To the editor,
May 14 marks the 10th anniversary of the founding of Massaro Community Farm. On that date in 2008 the Selectmen approved the Conservation Commission’s “Proposal for a Community Supported Farm on the Massaro Farm.” After stopping a demolition order on the dairy barn, fighting off a rec complex, getting a grant for a planning study and another grant and matching private funds to restore the crumbling barn, and then untold volunteer hours, the Farm became the pride of Woodbridge.
So it is a profound disappointment to see a plan before the town for a parking lot on Field 4, the field originally designated for fruit and berry production. The plan (available at Town Hall for review) involves a massive cut-and-fill excavation that will disfigure the heart of the farm and obliterate the viewshed from most every direction. One has to wonder, do the directors of Massaro Community Farm and of the CSA understand that they are the conservators of the farm, not its developers? Their plan diminishes the farm’s mission to “Keep Farming, Feed People, Build Community,” and it counters the 2015-2025 Woodbridge Town Plan of Conservation and Development, which recognizes our “farmland soils are an irreplaceable asset.”
Conservation is more than a Prius in the driveway or a solar panel on the roof. It’s saving for future generations what’s left of our natural resources, among them prime farmland. Two professionals have already demonstrated that parking can be provided elsewhere without taking farmland. The farm stewards can do better.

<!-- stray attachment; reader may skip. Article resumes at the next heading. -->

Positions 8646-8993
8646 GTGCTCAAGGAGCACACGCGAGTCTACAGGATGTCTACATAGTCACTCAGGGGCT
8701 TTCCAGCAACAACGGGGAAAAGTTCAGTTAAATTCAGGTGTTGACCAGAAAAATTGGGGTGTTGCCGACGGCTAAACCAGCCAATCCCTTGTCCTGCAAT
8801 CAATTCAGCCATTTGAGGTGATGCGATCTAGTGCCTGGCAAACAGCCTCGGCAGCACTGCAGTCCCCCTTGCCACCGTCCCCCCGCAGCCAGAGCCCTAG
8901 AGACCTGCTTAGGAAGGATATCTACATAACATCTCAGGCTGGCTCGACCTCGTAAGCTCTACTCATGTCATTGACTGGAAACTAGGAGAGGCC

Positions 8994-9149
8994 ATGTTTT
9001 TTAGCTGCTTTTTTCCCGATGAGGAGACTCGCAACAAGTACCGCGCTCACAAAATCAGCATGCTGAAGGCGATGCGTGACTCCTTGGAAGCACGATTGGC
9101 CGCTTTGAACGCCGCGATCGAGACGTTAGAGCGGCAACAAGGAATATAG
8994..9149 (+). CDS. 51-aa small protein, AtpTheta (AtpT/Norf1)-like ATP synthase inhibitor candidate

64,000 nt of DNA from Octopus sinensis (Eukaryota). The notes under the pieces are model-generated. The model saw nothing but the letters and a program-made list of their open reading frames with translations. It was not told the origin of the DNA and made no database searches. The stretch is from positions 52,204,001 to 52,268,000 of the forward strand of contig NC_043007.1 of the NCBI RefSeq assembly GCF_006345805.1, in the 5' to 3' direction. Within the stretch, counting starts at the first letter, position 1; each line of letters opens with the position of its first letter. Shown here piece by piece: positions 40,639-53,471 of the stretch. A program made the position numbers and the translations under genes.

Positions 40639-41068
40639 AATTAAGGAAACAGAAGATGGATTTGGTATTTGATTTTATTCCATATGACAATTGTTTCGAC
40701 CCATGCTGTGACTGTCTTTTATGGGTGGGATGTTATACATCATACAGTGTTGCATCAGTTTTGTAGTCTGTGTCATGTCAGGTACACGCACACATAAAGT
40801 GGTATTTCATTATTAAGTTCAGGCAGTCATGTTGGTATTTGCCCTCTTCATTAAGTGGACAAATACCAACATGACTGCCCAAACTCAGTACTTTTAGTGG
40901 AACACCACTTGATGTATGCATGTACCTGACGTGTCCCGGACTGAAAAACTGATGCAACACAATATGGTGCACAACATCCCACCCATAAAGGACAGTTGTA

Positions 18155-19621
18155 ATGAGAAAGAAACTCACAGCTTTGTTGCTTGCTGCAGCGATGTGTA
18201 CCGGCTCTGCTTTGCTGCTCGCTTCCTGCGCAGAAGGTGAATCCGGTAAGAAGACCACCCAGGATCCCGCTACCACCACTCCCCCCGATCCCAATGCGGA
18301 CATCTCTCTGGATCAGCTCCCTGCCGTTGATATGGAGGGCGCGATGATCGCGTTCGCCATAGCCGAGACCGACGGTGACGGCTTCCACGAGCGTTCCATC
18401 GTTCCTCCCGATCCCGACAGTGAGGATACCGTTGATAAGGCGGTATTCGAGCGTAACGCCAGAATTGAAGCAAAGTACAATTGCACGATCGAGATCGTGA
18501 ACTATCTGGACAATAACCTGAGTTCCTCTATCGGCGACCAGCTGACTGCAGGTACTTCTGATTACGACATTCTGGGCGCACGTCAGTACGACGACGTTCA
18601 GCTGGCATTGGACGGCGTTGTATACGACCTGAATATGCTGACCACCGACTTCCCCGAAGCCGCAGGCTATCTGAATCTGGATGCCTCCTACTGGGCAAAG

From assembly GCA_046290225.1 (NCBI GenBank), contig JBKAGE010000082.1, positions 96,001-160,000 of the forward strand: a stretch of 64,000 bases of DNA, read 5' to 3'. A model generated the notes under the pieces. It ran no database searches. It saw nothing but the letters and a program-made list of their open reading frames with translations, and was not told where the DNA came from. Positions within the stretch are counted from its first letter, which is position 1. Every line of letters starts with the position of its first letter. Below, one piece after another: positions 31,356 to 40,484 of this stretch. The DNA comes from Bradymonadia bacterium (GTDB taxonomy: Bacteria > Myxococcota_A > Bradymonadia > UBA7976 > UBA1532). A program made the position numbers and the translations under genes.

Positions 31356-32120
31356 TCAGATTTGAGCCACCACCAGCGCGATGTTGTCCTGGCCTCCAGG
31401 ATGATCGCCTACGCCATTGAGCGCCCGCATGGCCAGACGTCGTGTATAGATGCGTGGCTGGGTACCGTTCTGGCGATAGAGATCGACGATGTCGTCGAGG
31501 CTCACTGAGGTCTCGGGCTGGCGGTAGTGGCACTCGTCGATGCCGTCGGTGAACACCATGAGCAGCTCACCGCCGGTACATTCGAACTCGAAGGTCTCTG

Federal, state and private money was invested in Field 4 for deer fencing, irrigation, and equipment to support future production. Donors and taxpayers have the reasonable expectation that those investments are not wasted.
Would CSA members, whose subscriptions are the lifeblood of the farm, prefer a parking lot on Field 4 or an organic orchard? Or a resident to buy an apple or a pint of Massaro-grown raspberries? Poll the community and find out.
Consuming Field 4 to gain 12 spaces, where the earthen retaining slopes cover more area that the lot itself, is revealing. It portends some future expansion, a tilt toward more programs at the expense of farming. The “sustainable” practice would be to utilize existing meeting rooms and parking in the town center, rather than needlessly duplicating facilities and infrastructure.
Our Town Plan’s Near-Term Action Agenda cites the need to “preserve farmland, fertile soils, and local agribusiness.” Town officials should kindly inform our farm’s stewards to do better, and come back with an alternative that doesn’t consume the farm’s natural resources.
Editor’s note: Mr. Urbano was a member of the Conservation Commission that founded the farm, and the first president of Massaro Farm CSA.